Here we go again. Another dog in a hot car, another round of unchecked moral aggression. According to police reports, officers responded to the East Ave Wegmans, where a woman was upset because there was a dog in a car on a 90-degree day, all alone. By the time it was all over, she had smashed a shoe into one window hard enough to break it.

News 10 says they’ve learned the dog was in the car for less than a half hour, though they don’t cite their source. (Ed. note: @rachbarnhart points out that the police report said less than a half hour.) not Police report that the dog appeared unharmed, however, a suspiciously large number of people seem to have known someone who was there at the time, and insist that the dog had been in the car for more than 45 minutes.

To be clear, if you’re leaving your dog in the car on a day like those we’ve had this past week – even with the windows down a crack – you’re an ass. Things happen and life gets complicated from time to time, but whether you meant it to turn out that way or not, leaving a dog in the car is cruel, unthinking and irresponsible. Forget that the dog might die: your dog is roasting in your car.

But how did we go from moral reprobation of pet owner’s irresponsibility to active vigilantism? When did it become OK to smash private property because we disagree on animal ownership responsibilities? This isn’t a question of one unknown woman’s tirade in a Wegmans parking lot. Rather, it has turned into an open debate on social and news network forums, as to whether it is responsible to act similarly in such a situation. Here’s five good reasons that no, it probably isn’t.

5. Won’t someone please think about the dog??

Please, let’s do. Or rather, try to imagine what a creature whose species essentially co-evolved along side humans specifically to alert them to danger might feel in this situation. One in which a complete stranger with whom they cannot communicate and whose motives they cannot know starts banging their damned-fool shoe against the window.

If you answer is “freaked the fuck out,” then maybe you aught to do the poor fucking dog a favour and not stress them out?

4. You know, broken glass and shit.

Let’s say you successfully break open the window – this is not a guaranteed success, mind you, because automobile window glass is meant not to break – the result would be a hail of tiny glass shards. They’re not necessarily sharp, but that doesn’t mean they can’t scrape a dog’s cornea, lacerate their tongue or go into their lungs or stomach. And presumably, you’ve worked out a plan to extricate the dog from the car without dragging their belly across the broken glass that remains inside the door? Right? Oh, of course:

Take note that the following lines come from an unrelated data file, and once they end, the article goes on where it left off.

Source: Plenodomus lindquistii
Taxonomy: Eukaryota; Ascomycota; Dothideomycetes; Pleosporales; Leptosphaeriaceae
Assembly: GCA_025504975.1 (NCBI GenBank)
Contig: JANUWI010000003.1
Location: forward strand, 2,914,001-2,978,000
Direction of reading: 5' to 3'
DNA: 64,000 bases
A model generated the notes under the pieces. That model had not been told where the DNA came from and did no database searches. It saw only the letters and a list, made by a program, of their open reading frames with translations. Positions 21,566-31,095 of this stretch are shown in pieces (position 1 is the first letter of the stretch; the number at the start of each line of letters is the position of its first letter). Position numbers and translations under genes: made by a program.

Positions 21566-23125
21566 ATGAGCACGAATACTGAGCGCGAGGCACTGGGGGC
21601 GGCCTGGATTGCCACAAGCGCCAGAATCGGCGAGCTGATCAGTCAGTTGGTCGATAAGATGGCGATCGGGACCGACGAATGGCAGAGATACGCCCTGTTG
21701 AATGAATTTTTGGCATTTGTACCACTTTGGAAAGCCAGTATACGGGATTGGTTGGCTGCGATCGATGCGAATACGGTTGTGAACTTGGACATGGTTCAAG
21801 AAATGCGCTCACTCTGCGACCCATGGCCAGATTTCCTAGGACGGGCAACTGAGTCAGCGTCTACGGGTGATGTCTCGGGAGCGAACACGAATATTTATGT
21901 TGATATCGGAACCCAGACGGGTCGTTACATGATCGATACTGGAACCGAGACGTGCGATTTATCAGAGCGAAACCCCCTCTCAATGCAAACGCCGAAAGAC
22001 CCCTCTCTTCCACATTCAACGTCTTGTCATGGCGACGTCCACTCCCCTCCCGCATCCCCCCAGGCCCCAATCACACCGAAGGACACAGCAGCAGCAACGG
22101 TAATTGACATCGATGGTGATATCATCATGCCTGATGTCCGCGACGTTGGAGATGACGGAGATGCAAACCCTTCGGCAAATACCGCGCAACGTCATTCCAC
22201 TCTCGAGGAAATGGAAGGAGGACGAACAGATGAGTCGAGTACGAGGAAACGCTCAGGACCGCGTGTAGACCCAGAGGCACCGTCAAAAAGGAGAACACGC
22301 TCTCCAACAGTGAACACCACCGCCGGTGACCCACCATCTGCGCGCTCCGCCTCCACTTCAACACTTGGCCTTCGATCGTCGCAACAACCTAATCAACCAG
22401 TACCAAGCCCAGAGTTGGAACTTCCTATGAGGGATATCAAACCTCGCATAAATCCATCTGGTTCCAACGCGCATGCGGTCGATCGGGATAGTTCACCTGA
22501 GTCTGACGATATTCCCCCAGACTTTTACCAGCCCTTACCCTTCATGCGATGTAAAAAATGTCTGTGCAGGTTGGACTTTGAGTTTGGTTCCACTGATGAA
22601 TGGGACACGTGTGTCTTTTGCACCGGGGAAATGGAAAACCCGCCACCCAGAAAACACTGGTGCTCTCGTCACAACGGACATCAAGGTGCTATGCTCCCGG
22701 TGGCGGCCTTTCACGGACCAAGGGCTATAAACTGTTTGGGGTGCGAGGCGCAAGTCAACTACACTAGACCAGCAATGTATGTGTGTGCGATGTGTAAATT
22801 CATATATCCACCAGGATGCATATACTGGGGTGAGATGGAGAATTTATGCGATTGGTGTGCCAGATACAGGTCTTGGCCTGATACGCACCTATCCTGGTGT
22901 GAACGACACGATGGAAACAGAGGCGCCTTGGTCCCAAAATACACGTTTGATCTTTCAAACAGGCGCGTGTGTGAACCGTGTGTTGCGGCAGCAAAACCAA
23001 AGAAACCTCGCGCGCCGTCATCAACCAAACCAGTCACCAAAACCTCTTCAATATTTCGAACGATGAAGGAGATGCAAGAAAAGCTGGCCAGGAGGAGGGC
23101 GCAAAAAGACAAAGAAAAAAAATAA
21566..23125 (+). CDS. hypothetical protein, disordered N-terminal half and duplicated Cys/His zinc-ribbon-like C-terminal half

3. Good news! The dog’s free! And he’s pissed off.

I’m waiting for the news story. You know, the one where the vigilante “good guy with a brick” successfully smashes open the window and the dog, now feeling justifiably threatened and cornered in a small space, lunges directly at the throat of said vigilante. After suffering tetanus shots, stitches and a shockingly-large doctor’s bill, Joe the Hero sues the dog owner.

2. There are better ways.

If you had time enough to fruitlessly smack a goddamned shoe against a fucking window, maybe you should have used that time and your resources more wisely to cause a scene at Wegmans? If it is true that Wegmans employees chose to ignore the pleas about a dog in a car, that’s a damned shame. But nothing gets things done quite like making a big-ass scene in front of customers. Maybe you would have gotten the cops called on you, which is who you wanted in the first place?

I guess I’m not clear why all the people who supposedly stood around and bitched about the dog owner couldn’t have just called the freaking police themselves.

1. Vigilantism has a bad reputation for a reason.

I think one of the things that most surprises me about this issue is the number of my friends who are openly hostile to the idea of Florida’s “shoot first” laws because of the potential consequences, but are as openly willing to smash open a hypothetical other person’s property if they think a hypothetical dog is in danger.

Isn’t the supposed immanent threat to the dog precisely the same slippery slope as that if the immanent threat to some cowboy hat-donning, gun-toting douchebag in a bar? Pretty sure it is.

Whose car is that and whose dog? Are they armed? Are you absolutely sure you know all the facts? Even if you’re 100% right about everything – an unlikely case, let’s be honest – are you prepared to suffer the consequences of having inserted yourself into a complete stranger’s life? You’d better be sure.

Researchers at the University of Buffalo have learned that adding silicon nano-particles of 10nm wide to water can yield high concentrations of hydrogen, quickly and efficiently. In fact, the hydrogen is available as a fuel source “almost immediately.”:

The reaction didn’t require any light, heat or electricity, and also created hydrogen about 150 times faster than similar reactions using silicon particles 100 nanometers wide, and 1,000 times faster than bulk silicon, according to the study.

In other words, near-perfect energy production. The group envisions this technology to be available for everything from cars to camping gear or small electronics. They note that the silicon particles are not without their own energy costs, taking, “significant energy and resources” to produce. When thinking in terms of lowering energy consumption, it is important to consider both the amount of energy produced and the amount of energy it takes to produce the producer. This has been the challenge that has dogged other alternative fuel technologies such as ethanol.

The chief problem with the idea of hydrogen fuel cells has always been the problem of safely storing hydrogen. You know. The stuff that made the Hindenburg famous.